Resin is an action adventure game, one where the player grows weaker with every boss they kill. Players will lose hit points and stamina with every victory, as well as find their movements slowing, their attacks become more feeble and clumsy.
It’s a unique take on games, where players often steadily gain power over play, and Siliconera caught up with its developer to talk about what it was like to design a game in this way.
In most games, the player character grows stronger over the course of the game, but in Resin, the player gets weaker. What made you take this different approach?
Rin Berd, developer of Resin – This game started from a little local gamedev competition, where the theme was "backwards" or something along those lines. While most people made something pertaining to time and going backwards through time, I decided that it would be interesting to explore backwards levelling, so to say. I knew only very few games that tried to do that, so, in retrospect, while it certainly was not the smartest design decision to make, it was an exciting one to try out and realise.
Does moving toward weakness, rather than strength, change the way you develop a game? How so, or how not?
It definitely changes the way you have to design level layouts and enemies. For example, while in a normal game, you would make bosses more and more difficult over time, in this kind of game, you’d have to make bosses weaker and weaker, just like the player. Maybe not weaker at the same rate as a player, but still. Or, like I did towards the end, make bosses more of a "puzzle as a boss" – not a huge enemy that you have to beat using your strength and quickness(which by that time you supposedly don’t have much of anyway).
I think there is a balance somewhere in this, but I’m not really sure if I managed to keep it balanced in that way. That’s more for a player to decide.
How do players lose strength over the course of the game? How did you decide on the best way to make players feel weaker over time?
There are several things that change as player goes through Resin. First of all, and most obvious, their hp and stamina pools get smaller, which means the player is not allowed as many mistakes they were during the beginning of the game. It also means having to do everything much more methodically (low stamina doesn’t really allow button-mashing and blind bruteforcing).
Another thing that you would notice as soon as you start fighting an enemy on a weaker stage is that your character movements have changed for the worse. These movements don’t simply become slower – the animations themselves and attack patterns change as well.
Looking back on it, this was probably one of the better design decisions for this kind of game. It allowed me to keep game from stagnating, because the way you were killing enemies at the stronger stages would definitely not work on weaker stages. So, it made players having to constantly reassess their abilities and try to change their core play style rather than just going through the whole game utilising the same kind of strategies over and over. This was one of the main tools I used to keep the game from becoming boring.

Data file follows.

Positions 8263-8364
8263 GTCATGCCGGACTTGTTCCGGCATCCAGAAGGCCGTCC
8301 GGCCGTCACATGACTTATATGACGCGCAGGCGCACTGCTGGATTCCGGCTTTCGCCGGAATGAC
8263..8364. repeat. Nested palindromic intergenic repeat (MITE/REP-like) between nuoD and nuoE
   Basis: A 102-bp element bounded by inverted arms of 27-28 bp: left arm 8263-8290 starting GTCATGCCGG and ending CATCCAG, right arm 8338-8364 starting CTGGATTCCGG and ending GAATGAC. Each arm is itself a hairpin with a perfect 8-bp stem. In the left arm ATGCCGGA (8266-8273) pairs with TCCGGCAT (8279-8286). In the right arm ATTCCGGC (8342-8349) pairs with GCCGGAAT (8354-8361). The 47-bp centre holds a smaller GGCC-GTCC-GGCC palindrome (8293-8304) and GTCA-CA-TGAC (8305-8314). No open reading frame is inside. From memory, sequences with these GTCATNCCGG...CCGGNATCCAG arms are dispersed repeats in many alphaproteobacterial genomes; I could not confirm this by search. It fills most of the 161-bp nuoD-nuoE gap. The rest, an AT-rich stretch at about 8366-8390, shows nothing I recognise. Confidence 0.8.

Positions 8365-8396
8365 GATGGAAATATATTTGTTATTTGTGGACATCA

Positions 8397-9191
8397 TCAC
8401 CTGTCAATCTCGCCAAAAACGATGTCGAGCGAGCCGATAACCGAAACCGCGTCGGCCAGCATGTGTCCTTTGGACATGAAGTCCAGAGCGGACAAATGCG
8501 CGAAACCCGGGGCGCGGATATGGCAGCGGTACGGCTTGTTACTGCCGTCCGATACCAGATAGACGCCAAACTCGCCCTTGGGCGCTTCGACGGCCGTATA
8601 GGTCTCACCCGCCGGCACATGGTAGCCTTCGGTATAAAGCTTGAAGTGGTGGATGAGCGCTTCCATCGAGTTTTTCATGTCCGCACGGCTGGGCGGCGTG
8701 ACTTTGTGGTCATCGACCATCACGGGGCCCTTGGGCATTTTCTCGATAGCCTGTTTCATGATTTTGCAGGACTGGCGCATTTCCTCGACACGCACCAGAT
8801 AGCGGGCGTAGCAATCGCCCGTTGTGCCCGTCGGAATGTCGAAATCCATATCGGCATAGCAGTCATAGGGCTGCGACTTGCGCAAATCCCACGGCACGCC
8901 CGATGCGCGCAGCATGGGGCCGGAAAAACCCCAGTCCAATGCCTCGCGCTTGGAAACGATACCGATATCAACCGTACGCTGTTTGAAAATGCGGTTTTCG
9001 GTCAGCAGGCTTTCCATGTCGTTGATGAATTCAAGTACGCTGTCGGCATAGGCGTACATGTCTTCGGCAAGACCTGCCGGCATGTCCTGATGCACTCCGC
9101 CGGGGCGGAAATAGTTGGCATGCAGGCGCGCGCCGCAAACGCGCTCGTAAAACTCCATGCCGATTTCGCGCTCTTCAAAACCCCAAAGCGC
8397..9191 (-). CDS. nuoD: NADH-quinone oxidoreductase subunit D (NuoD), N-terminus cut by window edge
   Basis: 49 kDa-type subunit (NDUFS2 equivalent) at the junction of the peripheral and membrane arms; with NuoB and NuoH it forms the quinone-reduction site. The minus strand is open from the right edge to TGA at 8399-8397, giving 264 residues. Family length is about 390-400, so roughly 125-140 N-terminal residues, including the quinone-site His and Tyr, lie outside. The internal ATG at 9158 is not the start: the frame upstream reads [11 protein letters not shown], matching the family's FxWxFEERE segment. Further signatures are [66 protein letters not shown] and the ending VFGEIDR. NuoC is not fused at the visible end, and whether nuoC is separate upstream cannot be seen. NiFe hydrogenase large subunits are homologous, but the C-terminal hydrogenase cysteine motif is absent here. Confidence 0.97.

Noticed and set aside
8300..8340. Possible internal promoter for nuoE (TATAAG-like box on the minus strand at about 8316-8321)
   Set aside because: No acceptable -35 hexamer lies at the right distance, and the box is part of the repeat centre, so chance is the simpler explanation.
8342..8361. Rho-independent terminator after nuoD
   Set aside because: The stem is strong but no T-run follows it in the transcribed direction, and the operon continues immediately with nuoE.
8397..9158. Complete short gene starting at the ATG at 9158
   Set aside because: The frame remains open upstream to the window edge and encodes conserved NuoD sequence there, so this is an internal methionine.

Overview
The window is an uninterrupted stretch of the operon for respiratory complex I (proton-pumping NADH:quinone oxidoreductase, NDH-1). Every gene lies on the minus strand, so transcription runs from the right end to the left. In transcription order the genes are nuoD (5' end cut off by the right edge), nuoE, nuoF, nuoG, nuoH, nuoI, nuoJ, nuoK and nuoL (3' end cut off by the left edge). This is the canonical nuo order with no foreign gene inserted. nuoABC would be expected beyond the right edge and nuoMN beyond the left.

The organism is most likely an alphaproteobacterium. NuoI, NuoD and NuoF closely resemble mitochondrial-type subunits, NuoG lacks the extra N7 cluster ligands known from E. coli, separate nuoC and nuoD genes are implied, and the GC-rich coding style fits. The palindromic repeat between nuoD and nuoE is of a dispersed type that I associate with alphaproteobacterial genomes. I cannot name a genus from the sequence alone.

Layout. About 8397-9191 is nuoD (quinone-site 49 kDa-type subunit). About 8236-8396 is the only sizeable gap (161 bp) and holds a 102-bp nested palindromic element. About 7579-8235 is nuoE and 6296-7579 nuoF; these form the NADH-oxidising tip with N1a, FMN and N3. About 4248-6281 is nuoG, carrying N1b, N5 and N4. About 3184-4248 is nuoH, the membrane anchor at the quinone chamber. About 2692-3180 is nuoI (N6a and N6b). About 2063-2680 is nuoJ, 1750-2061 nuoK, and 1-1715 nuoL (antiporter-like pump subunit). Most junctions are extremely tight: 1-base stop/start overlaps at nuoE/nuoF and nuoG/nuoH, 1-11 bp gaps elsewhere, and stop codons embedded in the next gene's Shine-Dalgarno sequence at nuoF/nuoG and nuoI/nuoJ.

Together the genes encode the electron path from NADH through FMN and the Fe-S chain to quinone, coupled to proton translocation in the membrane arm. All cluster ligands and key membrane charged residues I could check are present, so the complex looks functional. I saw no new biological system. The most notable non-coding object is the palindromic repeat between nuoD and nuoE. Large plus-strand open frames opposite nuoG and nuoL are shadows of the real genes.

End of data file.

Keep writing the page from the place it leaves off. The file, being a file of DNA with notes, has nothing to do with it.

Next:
How do you balance giving players an open world to explore while steadily making them weaker?
I’m not sure I can answer this question completely. Resin is a very big game – you can go around the whole open world it offers in 5 hours or so. In this game, ‘open world’ is more of a tool that allows you to go back and pick up things you missed than a conscious design decision. I just tried to not obstruct player movement at any point in the game, provided backtracking options, and an open world came to be as a direct result of that.
What thoughts go into balancing a game where the player loses power? How do you ensure a weakened player can handle the same situation as a strong one?
Like I said before, the best idea would be to probably strive away from action-oriented gameplay to a more methodical and slow, strategic process. Maybe even begin to rely more on atmosphere and story to keep the player engaged.
And again, I’m sure I didn’t make the best design choices or balance everything perfectly. There’s still a lot of room to explore for this kind of gameplay, and not many games will explore it, because it’s counter-intuitive and seems almost wrong for a game to have it.
I couldn’t shake off the feeling that I made a terrible choice making this kind of game the whole 7 months it was in development. But there’s no telling, I can’t go back and remake the whole game without this mechanic. So it is more for a player to decide whether this feels fun and right to play.
What sorts of themes and feelings did you want to explore with growing weakness?
The most reasonable choice for atmosphere in this kind of game would be the feelings of overarching sadness, abandonment and everything around you perishing and decaying. So, this is what I went with in Resin. In a certain way, the world in this game reflected the inner state of the main character herself – it was slowly but surely dying, just like the main character was.
Some time ago, I was really impressed by a manga titled Blame! where these kind of themes and atmospheres were prevailing as well. So, that’s where I took most of my aesthetic inspiration from. If you read that manga, you would probably be able to feel the relation.